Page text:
It’s easy to form a vague idea of your goals, but making them concrete is sometimes a challenge. If you don’t know where to start, Zen Habits suggests writing down ideas to help define what’s most important to you. This simple practice can be incredibly effective.  woman holding toddler

Learn How to Tackle Debt

For many families, debt is a major stumbling block on the path to success. If you’re dealing with student loans, credit card debt, personal loans, or a car loan, it can sometimes feel impossible to get out from under your payments.

There are numerous strategies for paying off debt, but the right one for you will depend on your individual situation. Forbes explains that the popular “snowball method,” which involves paying the smallest debts first regardless of interest, works great for some people.

However, you should always weigh other options to find the best one for you. Depending on the type of debt you have, it may make more sense to chip away at each debt equally or focus your attention on accounts with the highest interest rates first.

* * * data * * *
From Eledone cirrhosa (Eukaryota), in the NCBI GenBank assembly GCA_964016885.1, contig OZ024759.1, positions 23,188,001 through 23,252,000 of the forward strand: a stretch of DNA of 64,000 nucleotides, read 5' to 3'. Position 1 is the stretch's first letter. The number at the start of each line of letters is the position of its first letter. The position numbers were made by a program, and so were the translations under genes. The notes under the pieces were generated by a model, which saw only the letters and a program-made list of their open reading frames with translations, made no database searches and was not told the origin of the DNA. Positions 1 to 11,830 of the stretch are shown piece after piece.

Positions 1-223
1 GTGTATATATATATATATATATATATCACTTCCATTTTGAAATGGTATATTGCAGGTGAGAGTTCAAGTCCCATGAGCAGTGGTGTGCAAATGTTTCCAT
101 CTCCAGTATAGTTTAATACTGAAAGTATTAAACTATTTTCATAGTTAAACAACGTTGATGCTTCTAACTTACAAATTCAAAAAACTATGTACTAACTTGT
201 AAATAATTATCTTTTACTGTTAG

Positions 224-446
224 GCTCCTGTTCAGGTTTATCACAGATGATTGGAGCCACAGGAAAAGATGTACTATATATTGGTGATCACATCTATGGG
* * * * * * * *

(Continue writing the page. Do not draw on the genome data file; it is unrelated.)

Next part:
Seeking credit counseling from a reputable organization might be a good step if you don’t know where to start. In dire situations, you may also consider debt relief. However, this option can have major implications for your financial future. 

Start Saving for Specific Goals

A savings plan is just as important as your plan for handling debt. One of the easiest ways to start saving is to schedule recurring deposits to your savings account from your checking account. However, you might make more progress if you set specific goals.

Setting a savings goal starts with determining how much you need and knowing when you need it. For example, you may want to have $10,000 saved up for a down payment on a home within the next five years. With this basic information, you can determine how much of your income you need to save each month.